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Accountable Capitalism Act - a legislative step too far?

It’s been 20 years now since I started my first proper ‘career’ job. It was with a large business IT consulting firm. I remember the excitement of moving to London, and our induction session. “I was sat where you guys are a year ago,” the grad-plus-one standing at the front said enthusiastically. “The following week I was in New York!” In my almost five-year stint there, the furthest I got was Gatwick Airport (we were building a CRM for Airmiles). Such thoughts resurfaced in recent days after looking at news stories about Elizabeth Warren’s Accountable Capitalism Act. The proposal, which, if passed, would be “the most significant change in U.S. corporate governance in 100 years”, is that corporations with more than $1 billion in annual revenue would be required to get a federal corporate charter requiring directors to consider the interests of all major corporate stakeholders - not only shareholders - in company decisions. According to Sen. Warren, “my bill also would give workers a stronger voice in corporate decision-making at large companies. Employees would elect at least 40% of directors. At least 75% of directors and shareholders would need to approve before a corporation could make any political expenditures. To address self-serving financial incentives in corporate management, directors and officers would not be allowed to sell company shares within five years of receiving them - or within three years of a company stock buyback”. Let’s rewind to the millennium. The company I was working for was going great guns. Well, in some respects it was. The share price was ridiculously high: at one point, as I recall, the market capitalisation placed it in the realm of Sainsburys and British Airways. It may have been 24th in the FTSE 100. A staff member on the sharesave scheme was talking of buying himself a boat. And around this time, the chief executive cashed in his chips and became the highest-paid CEO in the land. I decided I couldn’t afford to join the sharesave scheme. Moreover, I was sitting behind desktops that still ran Windows 95 in offices that looked threadbare. And then there was the work. I’d joined because I wanted to write software. That was what interested me then. I soon learned, however, that the ‘write software’ part of the operation was being outsourced to India. In that context, it makes sense that there was never any skills training to speak of. Over the course of a couple of years, enthusiasm turned to apathy.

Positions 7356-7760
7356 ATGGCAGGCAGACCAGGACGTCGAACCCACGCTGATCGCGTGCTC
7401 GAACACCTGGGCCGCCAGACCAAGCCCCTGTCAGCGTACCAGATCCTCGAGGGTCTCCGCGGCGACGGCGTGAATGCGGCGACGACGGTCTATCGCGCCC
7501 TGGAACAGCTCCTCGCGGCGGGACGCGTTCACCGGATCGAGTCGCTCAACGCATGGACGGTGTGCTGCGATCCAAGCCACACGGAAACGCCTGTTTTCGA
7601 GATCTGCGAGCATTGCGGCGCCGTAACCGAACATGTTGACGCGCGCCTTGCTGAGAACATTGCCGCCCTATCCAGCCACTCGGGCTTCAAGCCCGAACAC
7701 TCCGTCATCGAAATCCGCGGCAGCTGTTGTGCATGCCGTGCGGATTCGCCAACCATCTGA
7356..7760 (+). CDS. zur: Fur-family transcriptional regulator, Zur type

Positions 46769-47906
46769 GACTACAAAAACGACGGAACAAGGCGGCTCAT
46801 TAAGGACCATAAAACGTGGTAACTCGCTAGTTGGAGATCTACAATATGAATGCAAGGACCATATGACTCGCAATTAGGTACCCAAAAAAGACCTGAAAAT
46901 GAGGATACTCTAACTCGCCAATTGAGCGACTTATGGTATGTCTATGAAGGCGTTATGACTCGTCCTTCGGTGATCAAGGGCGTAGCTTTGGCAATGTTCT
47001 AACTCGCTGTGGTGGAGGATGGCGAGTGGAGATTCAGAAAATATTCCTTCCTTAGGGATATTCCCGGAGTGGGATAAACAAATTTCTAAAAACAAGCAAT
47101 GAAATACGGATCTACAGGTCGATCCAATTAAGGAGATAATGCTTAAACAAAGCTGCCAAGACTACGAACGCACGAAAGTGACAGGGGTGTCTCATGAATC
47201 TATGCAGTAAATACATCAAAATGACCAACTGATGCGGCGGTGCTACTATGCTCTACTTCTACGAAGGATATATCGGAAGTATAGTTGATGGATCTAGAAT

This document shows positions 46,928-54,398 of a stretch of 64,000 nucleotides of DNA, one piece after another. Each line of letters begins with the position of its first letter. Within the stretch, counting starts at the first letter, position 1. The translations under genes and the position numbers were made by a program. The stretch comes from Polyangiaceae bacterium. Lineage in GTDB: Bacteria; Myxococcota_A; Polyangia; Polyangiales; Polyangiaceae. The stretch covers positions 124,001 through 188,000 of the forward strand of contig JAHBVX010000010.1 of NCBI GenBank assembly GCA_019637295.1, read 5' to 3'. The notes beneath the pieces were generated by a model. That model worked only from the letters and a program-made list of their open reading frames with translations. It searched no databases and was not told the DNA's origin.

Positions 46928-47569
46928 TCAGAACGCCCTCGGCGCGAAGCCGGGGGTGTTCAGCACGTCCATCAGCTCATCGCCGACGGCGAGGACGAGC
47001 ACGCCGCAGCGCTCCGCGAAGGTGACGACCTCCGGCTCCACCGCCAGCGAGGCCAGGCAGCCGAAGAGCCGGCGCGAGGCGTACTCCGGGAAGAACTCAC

This is literally fascism. The business does not belong to the government or its employees. It belongs to its shareholders. — Ken Gardner (@KenGardner11) August 16, 2018 As we can see, the news of Sen. Warren’s proposal has been greeted with great interest. More measured – though only slightly – was Samuel Hammond in the National Review. Under the headline ‘Elizabeth Warren’s Corporate Catastrophe’ he argued that a country like Germany, with its emphasis on co-determination, is unable to foster the rapid growth that, Hammond says, is “one of the most defining and precious features of the American economy”. The examples he cites are Amazon, Uber and Apple. Apple recently became America’s first trillion-dollar company. But, of course, the question is one of how we measure wealth and contentment. What about that Apple factory in China? Or Amazon paying staff to tweet in the manner of kidnap victims with Stockholm syndrome? Hammond’s worry is that companies that go public already have an added responsibility - a compliance burden that, together with the Accountable Capitalism Act, would create a layer of bureaucratic treacle that would slow everything down. The companies will no longer be lean, mean winning machines. Crucial in all of this is the view, made famous by economist Milton Friedman, that the only social responsibility of business is to increase profit. So the narrative goes, it’s one that became dogma in the Reagan/Thatcher years – the gilded, glitzy, 'greed-is-good' ‘80s. According to Hammond, though, this is overstated. “In practice, corporate boards don’t have a fiduciary duty to do much of anything in particular, outside of the standard prescriptions of common law,” he adds. More open to the idea is Rebecca M. Henderson in Harvard Business Review. “A focus on shareholder value maximization at the expense of everything else is an exceedingly dangerous idea, not just to our society but also to the health of business itself,” she writes. “Taken literally, a single-minded focus on profit maximization would seem to require that firms not only drive down wages but also attempt to fix political processes in their own favor. This can’t be right. Markets only lead to prosperity and freedom when they are genuinely free and fair." Like Hammond, she points out that people can get Friedman wrong – and he always emphasised that firms must play by the rules. Henderson adds: “The first dean of Harvard Business School, Edwin Francis Gay, said that the purpose of business was to ‘make a decent profit, decently’ - not to maximize profits at any costs - and that, in my view, is where U.S. business needs to go.” Fair enough. But the question arises: if directors are not legally required to maximize shareholder value at present then why should they be legally required to maximise stakeholder value in the future? Surely, everything - including the viability of political legislation - boils down to a particular culture that prevails. The German idea of co-determination, which sees worker representation on advisory boards, has been enshrined in law for the best part of a century, with works councils an important part of work culture for a long time before that. This is not to say that such ideas haven’t been tried in the U.S: works councils and company unions thrived in the early part of the 20th century, before the National Industry Recovery Act (1933) and the National Labor Relations Act (1935) enhanced union rights (albeit in a way that pitched employers and unions head-on). Yet such laws were enacted as part of the New Deal, itself a response to the Great Depression, which does rather suggest that, in the absence of any overwhelming cultural shift, it would need a particularly dire set of circumstances to arise for a bill with as profound in reach as this one to make the statute books. Inherent in American culture is the idea that anyone can make it with enough talent, grit and luck. But does that mean that every individual aspires to a particular ideal? What is 'it' exactly? Apple and Amazon might have a swagger of sorts, but there’s also the likes of Costco and Trader Joe’s, which not only invest heavily in store employees but are also competitively priced, demonstrate solid financial performance, and offer better customer service than competitors. And, as we know only too well, there are plenty of businesses out there committed to social as well as private good. Businesses that invest rather than divest and which have a long-term view of growth. As things stand, the law in 33 U.S. states authorises the existence of benefit corporations, which differ from traditional corporations in purpose, accountability, and transparency, but not in taxation. So if there is limited appetite for Sen. Warren’s bill, then perhaps a) more states might adopt the benefit corporation law; and b) some sort of tax break might be in order? So far as cultural change goes, well…there's a trillion-dollar question right there. It's more realistic, and right, to encourage a plurality of cultures. For starters, we need to try and match the right individual with the right culture for them, and that can only happen by virtue of straightforward honesty: for a company to communicate exactly what it’s about - its purpose, attitude, what it expects and what it offers - and for an employee to do the same. A simple, no frills conversation. Back in the late ‘90s I didn’t really do my homework. I wanted a job, was offered one, and took it - or, rather, grabbed at it. You’re young, yet you don’t realise that time is on your side. Why not bide one’s time instead and do other work until the right job comes along? Still, I did get my trip to New York – the week after the voluntary redundancy payment went into my bank account. The company? It no longer exists.